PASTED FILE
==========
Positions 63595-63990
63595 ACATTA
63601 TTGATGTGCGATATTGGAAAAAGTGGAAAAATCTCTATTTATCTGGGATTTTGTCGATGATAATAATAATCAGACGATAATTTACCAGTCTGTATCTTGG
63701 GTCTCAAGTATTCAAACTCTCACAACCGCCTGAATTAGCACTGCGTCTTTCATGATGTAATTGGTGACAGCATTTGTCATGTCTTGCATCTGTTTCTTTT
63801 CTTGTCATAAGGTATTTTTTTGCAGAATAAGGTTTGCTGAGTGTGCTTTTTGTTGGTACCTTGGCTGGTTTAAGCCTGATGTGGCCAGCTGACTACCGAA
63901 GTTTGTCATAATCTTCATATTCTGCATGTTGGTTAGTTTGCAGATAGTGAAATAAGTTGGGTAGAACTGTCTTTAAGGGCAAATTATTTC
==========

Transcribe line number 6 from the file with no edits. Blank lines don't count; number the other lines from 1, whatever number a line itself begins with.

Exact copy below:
63901 GTTTGTCATAATCTTCATATTCTGCATGTTGGTTAGTTTGCAGATAGTGAAATAAGTTGGGTAGAACTGTCTTTAAGGGCAAATTATTTC